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Israel not settled on organics' origins


  • Photo 1 of 3

    Free-range chickens at an organic farm in the West Bank settlement outpost of Givot Olam.

    - Daniella Cheslow

  • Photo 2 of 3

    This truck brings organic eggs, flour and yogurt from Givot Olam, the organic farm in the Jewish settlement outpost in the West Bank, to organic stores around Israel.

    - Daniella Cheslow

  • Photo 3 of 3

    Jars of organic tahini at an organic market in Tel Aviv.

    - Daniel Estrin

TEXT OF STORY

KAI RYSSDAL: There's no shortage of difficult issues Palestinians and Israelis have to agree on before there can be a peace like the one Jeremy Ben Ami was just talking about. One of the most difficult is what to do about the growing number of Israeli settlements in the West Bank. And it's not enough that Israelis and Palestinians can't agree. The settlements are a sore point between Israelis themselves, too -- one that surfaces in the most mundane ways.

Organic food's a great example. It's a $290 million-a-year industry there. But to some consumers where something's grown is sometimes more important than how. Daniel Estrin reports from the West Bank.


DANIEL ESTRIN: This is a chicken's paradise.

SHARONA RAN: Very early in the morning, you just open the door and they go out like a cloud. They're all out.

Sharona Ran and her husband Avri run an organic farm, located in the hills of biblical Samaria. They call the farm Givot Olam, which means "hills of eternity." It's a dramatic name, but for Sharona it's no exaggeration.

RAN: It's like stepping on the steps of our ancestors. Because it's really the place that all the Judaism grew from here. And you can feel it in the air if you know how to breathe here. And it feels exciting.

The Israeli government, however, is not as excited. Givot Olam is an unauthorized settlement outpost in the West Bank. But it has become one of the biggest producers of organic and free-range eggs in Israel.

That disturbs Avi Levi, an organic consumer in Tel Aviv.

AVI LEVI: I don't think I want to buy products from this kind of person.

It puts an organic consumer like Levi in a predicament. He says importing food harms the environment and contributes to a global food crisis. But he doesn't want to support products made in West Bank Jewish settlements. He wants them dismantled, to make way for the creation of a Palestinian state.

Only about 3 percent of Israeli organic food is produced in West Bank Jewish settlements. Some consumers specifically search for products from West Bank settlements to support them. That would be an easy thing to do, if every product made in a West Bank settlement would have the address of origin listed on the package. Problem is . . .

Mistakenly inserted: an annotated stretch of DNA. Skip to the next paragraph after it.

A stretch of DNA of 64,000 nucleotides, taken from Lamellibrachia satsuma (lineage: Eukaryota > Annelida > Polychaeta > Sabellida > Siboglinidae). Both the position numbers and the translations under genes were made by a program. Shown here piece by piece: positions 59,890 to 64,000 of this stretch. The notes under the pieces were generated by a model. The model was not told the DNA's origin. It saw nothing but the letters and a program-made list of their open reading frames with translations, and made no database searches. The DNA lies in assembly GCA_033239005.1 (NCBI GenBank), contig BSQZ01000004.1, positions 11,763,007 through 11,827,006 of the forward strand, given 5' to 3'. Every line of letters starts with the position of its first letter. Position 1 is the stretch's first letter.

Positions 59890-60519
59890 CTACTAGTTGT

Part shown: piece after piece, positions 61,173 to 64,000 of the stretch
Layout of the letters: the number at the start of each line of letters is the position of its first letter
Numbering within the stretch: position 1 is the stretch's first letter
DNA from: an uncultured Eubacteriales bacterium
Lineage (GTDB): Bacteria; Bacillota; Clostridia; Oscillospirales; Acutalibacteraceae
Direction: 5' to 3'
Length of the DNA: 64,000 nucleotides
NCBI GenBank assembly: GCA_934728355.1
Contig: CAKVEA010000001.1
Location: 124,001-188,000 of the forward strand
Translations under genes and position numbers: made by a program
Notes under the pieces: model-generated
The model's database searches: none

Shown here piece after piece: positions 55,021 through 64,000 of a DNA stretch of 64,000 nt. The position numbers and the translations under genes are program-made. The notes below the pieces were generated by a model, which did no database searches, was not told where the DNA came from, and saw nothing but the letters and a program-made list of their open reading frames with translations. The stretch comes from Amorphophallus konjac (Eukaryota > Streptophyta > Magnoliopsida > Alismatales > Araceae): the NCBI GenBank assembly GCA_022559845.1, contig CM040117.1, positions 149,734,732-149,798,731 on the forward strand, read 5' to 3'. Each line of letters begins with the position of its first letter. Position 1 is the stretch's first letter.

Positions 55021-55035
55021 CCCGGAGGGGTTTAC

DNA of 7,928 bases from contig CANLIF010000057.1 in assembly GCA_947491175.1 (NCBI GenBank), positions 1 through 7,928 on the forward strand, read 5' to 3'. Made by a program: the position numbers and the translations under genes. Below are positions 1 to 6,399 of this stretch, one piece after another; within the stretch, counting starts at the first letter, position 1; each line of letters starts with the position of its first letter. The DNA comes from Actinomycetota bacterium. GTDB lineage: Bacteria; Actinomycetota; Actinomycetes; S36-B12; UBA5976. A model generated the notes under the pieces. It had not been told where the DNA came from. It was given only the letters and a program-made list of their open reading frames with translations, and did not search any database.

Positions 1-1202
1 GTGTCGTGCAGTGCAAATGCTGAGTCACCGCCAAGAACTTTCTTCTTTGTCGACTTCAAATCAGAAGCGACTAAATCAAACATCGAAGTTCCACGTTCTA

LEVI: Sometimes I find it very hard to track who is the actual producer of the product that I take from the shelf.

Levi browsed the shelves with me at the Organic Market in Tel Aviv. Many products did list the manufacturer's details. And then we got to the tahini aisle.

LEVI: Organic sesame paste. Produced by producer code: ADT.

One bottle after the other, the producer's identity was reduced to a string of letters or numbers.

LEVI: Let me see, I have here carob almond spread. Producer code: ANT.

Who is ANT? Well, the bottle did list the distributor's cell phone number.

ESTRIN: You wanna call?

LEVI: We can call.

So we called.

LEVI: Hello?

The conversation was not what I would call a model of customer service.

ESTRIN: What'd he say?

LEVI:

He said, what do you care who is producing the product? Is it good, you like it? So eat it! What do you care It's none of your business.

And then the manufacturer hung up the phone. By the way, Levi did a background check on the carob spread and the tahini. He suspects they're all made in West Bank settlements.

LEVI: It was funny, if it wasn't sad. The whole issue behind the organic trend is getting to know where your food comes from, and what happens with it, and if it is clean and safe.

ORNIT RAZ [translation]: If you would have called me after you got off the phone, I would have fixed the problem.

That's Ornit Raz. She heads the Organic Association which sets the standards for organic food here. She believes that politics shouldn't be an ingredient in organic food.

RAZ: We make sure the product is grown according to the organic principles of integrity, fairness and reliability. Where he lives, and all of this politics, doesn't interest us.

It also doesn't seem to bother most Israeli consumers. Either that, or they're not reading the small print. The Israeli organic food industry grew 30 percent this year.

From the West Bank, I'm Daniel Estrin for Marketplace.

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